new age

adjective, often capitalized N&A

Definition of new age 

(Entry 1 of 2)

1 : of, relating to, or being New Age

2 : contemporary, modern new age grocery stores

new age

noun

Definition of new age (Entry 2 of 2)

1 capitalized : an eclectic group of cultural attitudes arising in late 20th century Western society that are adapted from those of a variety of ancient and modern cultures, that emphasize beliefs (such as reincarnation, holism, pantheism, and occultism) outside the mainstream, and that advance alternative approaches to spirituality, right living, and health

2 : a soft soothing form of instrumental music often used to promote relaxation

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Other words from new age

Noun

New Ager noun
New Agey \-ˈā-jē \ adjective

Examples of new age in a Sentence

Adjective

a kitchen crammed full of new age appliances

Recent Examples on the Web: Noun

This would mark a new age of Trek, which has had usually one and at most two shows on air at a time, followed by a years-long hiatus. Darren Orf, Popular Mechanics, "Harlan Ellison Turned Star Trek Into Something More. Could It Happen Again?," 29 June 2018 Still, other leaders in the region have welcomed the news, hoping the end of war may open up both countries and usher in a new age of regional cooperation. Abigail Abrams, Time, "Landmark Peace Declaration Ends ‘State of War’ Between Ethiopia and Eritrea," 12 July 2018 The aesthetically pleasing styles of Pep Guardiola, Jurgen Klopp and Mauricio Pochettino have ushered in a new age in English football. SI.com, "Why Laurent Blanc is the Worst Possible Managerial Choice for Chelsea in 2018," 8 June 2018 Still, the DelCap, run at the American classic distance of a mile-and-a-quarter, remains a never-to-be-missed summer staple at a racetrack that conjures up another time but continues on proudly in a new age. Dick Jerardi, Philly.com, "Delaware Park's opening day a unique horse-racing experience," 29 May 2018 Free marketeers, including this newspaper, fretted about a new age of monopolies. The Economist, "Business in the Republicans’ America is flourishing, but also changing," 24 May 2018 That show, which Bochco co-created with Michael Kozoll, chronicled the staff of a police precinct and marked the dawn of a new age of storytelling, particularly with a sprawling cast. Yvonne Villarreal, latimes.com, "Late TV icon Steven Bochco is honored with Fox Studios building, the 'epicenter' of his hit shows," 6 May 2018 Much fun is made of the new age-y etiquette of the group. Tony Adler, Chicago Reader, "The members of Support Group for Men don’t get eviscerated, but what does happen isn’t much more edifying," 2 July 2018 In this new age of division and despair, Finfer still sees plenty of reasons to be hopeful. James Sullivan, BostonGlobe.com, "Whatever happened to those radical boomer activists from the ’60s and ’70s?," 6 June 2018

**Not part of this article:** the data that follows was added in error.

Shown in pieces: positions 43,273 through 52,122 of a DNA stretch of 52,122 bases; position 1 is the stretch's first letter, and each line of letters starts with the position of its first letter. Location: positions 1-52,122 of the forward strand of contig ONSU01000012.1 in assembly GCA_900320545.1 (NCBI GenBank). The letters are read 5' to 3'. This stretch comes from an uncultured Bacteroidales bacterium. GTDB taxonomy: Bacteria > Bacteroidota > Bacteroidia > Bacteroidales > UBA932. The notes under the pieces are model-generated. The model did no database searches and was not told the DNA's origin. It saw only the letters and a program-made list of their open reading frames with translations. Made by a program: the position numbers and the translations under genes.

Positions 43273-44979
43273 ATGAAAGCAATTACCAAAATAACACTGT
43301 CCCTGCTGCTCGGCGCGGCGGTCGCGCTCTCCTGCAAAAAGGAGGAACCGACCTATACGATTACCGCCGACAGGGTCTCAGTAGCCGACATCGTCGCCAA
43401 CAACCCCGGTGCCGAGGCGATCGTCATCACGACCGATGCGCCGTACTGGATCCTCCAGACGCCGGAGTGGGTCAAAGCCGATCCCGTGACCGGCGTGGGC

These example sentences are selected automatically from various online news sources to reflect current usage of the word 'new age.' Views expressed in the examples do not represent the opinion of Merriam-Webster or its editors. Send us feedback.

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First Known Use of new age

Adjective

1949, in the meaning defined at sense 1

Noun

1971, in the meaning defined at sense 1

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Dictionary Entries near new age

nevyanskite

new

New

new age

New Albany

New Amsterdam

Newar

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The first known use of new age was in 1949

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